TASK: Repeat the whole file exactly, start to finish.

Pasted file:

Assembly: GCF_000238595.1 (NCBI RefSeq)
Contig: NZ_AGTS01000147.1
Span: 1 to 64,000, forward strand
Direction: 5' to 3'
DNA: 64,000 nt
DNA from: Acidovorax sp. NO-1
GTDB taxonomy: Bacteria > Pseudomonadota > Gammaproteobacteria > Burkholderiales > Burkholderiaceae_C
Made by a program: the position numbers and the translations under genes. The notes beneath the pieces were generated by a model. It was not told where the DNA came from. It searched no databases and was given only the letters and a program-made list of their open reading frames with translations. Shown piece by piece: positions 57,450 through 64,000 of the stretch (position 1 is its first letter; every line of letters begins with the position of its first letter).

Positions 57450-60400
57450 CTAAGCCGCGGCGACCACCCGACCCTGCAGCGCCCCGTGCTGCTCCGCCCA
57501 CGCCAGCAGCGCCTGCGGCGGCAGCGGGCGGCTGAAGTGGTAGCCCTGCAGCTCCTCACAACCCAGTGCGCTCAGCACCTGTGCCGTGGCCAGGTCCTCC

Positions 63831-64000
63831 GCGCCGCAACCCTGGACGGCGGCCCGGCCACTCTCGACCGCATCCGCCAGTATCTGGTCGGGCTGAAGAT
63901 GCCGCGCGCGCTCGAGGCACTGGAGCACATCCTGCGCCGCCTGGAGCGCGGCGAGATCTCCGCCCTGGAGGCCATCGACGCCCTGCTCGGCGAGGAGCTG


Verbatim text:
Assembly: GCF_000238595.1 (NCBI RefSeq)
Contig: NZ_AGTS01000147.1
Span: 1 to 64,000, forward strand
Direction: 5' to 3'
DNA: 64,000 nt
DNA from: Acidovorax sp. NO-1
GTDB taxonomy: Bacteria > Pseudomonadota > Gammaproteobacteria > Burkholderiales > Burkholderiaceae_C
Made by a program: the position numbers and the translations under genes. The notes beneath the pieces were generated by a model. It was not told where the DNA came from. It searched no databases and was given only the letters and a program-made list of their open reading frames with translations. Shown piece by piece: positions 57,450 through 64,000 of the stretch (position 1 is its first letter; every line of letters begins with the position of its first letter).

Positions 57450-60400
57450 CTAAGCCGCGGCGACCACCCGACCCTGCAGCGCCCCGTGCTGCTCCGCCCA
57501 CGCCAGCAGCGCCTGCGGCGGCAGCGGGCGGCTGAAGTGGTAGCCCTGCAGCTCCTCACAACCCAGTGCGCTCAGCACCTGTGCCGTGGCCAGGTCCTCC

Positions 63831-64000
63831 GCGCCGCAACCCTGGACGGCGGCCCGGCCACTCTCGACCGCATCCGCCAGTATCTGGTCGGGCTGAAGAT
63901 GCCGCGCGCGCTCGAGGCACTGGAGCACATCCTGCGCCGCCTGGAGCGCGGCGAGATCTCCGCCCTGGAGGCCATCGACGCCCTGCTCGGCGAGGAGCTG